Like so many other things in our business life, meetings continue to evolve. When U.S. Army General Henry Martyn Robert was asked to chair some meetings in the 1870’s, he looked at how chaotic they were. He felt that he did not understand enough about how they should take place, so he researched and drafted a set of rules called “Robert’s Rules of Order” that were based loosely on parliamentary procedure. They have been adapted since that time and used in many workplaces and societies.
While many meetings are run by a chair (or chairperson, chairman, or chairwoman, depending on where you are), facilitated meetings are different. (We’ll talk about how and why that is shortly.)
Some people refer to any facilitated session as a workshop rather than a meeting, with the idea that participants expect to work in a workshop, whereas they meet in a meeting. We are pretty comfortable with either term. As a facilitator, if you are invited to lead a session, see what works best for the group as you plan the program, choose a space, set a time, and consider what’s available.
There are many definitions of facilitation, just as there are books and articles written about it. Facilitation means “to make easy,” so the job of the facilitator is to create a meeting environment where work is made easier for the participants.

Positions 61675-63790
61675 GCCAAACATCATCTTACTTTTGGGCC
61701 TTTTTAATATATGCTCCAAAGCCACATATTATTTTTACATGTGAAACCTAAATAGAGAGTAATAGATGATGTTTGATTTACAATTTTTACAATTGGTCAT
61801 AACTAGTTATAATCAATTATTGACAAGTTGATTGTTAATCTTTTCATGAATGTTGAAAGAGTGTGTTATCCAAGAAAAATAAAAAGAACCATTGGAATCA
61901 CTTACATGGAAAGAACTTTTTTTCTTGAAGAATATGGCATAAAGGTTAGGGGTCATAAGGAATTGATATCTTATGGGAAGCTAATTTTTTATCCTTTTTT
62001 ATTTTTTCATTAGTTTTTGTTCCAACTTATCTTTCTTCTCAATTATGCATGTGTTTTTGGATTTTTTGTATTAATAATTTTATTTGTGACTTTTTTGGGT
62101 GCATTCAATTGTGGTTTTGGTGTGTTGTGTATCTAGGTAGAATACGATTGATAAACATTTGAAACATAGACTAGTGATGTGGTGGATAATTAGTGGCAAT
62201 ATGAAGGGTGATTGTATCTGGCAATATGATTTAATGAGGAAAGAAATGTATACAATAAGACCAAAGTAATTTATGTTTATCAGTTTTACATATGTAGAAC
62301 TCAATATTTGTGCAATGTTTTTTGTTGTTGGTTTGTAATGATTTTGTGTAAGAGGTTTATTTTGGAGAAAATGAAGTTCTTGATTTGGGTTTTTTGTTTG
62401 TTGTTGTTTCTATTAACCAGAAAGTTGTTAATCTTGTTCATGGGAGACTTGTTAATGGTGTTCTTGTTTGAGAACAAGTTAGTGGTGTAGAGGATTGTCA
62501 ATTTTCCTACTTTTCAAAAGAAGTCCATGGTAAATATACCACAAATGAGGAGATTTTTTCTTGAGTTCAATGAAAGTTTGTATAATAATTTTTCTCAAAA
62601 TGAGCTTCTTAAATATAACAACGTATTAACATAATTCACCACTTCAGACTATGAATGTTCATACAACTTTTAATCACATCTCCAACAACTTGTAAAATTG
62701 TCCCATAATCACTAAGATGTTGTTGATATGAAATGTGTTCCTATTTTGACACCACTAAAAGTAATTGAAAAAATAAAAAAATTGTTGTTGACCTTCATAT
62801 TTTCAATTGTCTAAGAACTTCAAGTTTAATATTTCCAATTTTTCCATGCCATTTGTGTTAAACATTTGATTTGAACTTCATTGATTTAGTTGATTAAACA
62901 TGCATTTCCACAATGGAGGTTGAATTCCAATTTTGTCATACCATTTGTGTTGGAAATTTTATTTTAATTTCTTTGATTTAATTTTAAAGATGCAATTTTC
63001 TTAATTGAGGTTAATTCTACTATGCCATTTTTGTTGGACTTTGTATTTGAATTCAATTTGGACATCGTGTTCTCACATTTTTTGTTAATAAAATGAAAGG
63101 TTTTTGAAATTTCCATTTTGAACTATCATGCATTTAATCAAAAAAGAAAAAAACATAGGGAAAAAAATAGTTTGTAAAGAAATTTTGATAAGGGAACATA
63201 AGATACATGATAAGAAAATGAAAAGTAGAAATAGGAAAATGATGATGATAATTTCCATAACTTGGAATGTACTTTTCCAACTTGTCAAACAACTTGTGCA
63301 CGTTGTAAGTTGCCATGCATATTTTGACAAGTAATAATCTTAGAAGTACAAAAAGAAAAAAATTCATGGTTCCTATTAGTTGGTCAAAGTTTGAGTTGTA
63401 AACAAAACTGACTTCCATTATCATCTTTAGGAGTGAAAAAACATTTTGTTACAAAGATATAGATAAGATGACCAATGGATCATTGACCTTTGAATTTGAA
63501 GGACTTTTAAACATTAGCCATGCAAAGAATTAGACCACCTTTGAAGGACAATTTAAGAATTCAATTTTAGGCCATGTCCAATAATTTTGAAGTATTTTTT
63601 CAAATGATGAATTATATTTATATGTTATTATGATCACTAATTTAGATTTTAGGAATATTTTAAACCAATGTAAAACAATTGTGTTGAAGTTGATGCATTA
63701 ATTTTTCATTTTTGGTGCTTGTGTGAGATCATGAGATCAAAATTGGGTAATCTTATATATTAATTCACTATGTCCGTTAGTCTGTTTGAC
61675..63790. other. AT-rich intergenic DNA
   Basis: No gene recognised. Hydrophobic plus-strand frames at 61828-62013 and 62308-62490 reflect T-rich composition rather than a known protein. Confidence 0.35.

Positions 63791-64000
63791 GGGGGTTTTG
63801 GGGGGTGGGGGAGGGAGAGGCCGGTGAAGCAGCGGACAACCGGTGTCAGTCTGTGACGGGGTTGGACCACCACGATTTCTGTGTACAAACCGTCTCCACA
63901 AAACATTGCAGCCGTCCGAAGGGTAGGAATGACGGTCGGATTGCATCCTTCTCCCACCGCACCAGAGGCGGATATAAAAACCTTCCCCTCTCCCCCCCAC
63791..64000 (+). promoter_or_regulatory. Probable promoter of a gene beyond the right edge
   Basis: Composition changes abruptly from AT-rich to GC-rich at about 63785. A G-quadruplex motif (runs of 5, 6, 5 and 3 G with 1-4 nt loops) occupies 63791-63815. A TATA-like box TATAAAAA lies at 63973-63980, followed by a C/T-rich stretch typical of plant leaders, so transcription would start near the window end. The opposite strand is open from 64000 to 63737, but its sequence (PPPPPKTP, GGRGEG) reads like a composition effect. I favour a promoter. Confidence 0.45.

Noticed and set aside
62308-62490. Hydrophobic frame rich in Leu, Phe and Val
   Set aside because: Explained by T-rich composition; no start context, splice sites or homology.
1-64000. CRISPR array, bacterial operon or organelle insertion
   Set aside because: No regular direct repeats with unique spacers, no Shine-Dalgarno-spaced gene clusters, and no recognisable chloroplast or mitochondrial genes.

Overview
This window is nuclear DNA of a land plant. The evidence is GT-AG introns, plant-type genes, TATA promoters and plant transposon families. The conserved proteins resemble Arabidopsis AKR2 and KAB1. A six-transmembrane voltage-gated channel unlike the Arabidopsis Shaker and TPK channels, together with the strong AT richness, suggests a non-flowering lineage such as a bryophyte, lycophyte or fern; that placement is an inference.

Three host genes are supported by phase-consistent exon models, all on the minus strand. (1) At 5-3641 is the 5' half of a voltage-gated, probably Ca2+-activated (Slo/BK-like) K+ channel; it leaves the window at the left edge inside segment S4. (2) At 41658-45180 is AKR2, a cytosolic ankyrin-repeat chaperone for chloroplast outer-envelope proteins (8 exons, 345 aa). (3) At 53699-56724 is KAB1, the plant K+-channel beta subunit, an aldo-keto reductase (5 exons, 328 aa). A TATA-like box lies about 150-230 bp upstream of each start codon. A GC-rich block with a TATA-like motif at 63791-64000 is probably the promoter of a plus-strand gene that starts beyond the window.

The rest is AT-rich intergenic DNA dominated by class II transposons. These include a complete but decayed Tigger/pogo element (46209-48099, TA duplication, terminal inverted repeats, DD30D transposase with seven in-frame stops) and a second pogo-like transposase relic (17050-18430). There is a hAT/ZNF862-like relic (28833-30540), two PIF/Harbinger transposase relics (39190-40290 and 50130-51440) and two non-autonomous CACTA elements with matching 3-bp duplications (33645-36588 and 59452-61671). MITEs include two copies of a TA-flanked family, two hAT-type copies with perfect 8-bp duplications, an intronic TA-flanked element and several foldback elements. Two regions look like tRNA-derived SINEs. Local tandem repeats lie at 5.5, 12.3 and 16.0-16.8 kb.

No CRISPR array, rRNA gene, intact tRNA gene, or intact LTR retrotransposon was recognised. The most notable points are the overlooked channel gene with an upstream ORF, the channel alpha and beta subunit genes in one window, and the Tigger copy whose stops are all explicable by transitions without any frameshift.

That’s a pretty simple definition. Facilitation will have different applications and uses in different settings. Sometimes a facilitator is asked to moderate between parties who disagree (which is probably a role better suited to a moderator). Often, facilitators are asked to act as process or group leaders.
As a process leader, the facilitator manages the group process, which allows the participants to pay attention to the content of the work. This is a pretty traditional explanation of facilitation, where the facilitator guides the team through the agenda, focusing on the people involved, and remains detached from the content and the outcomes.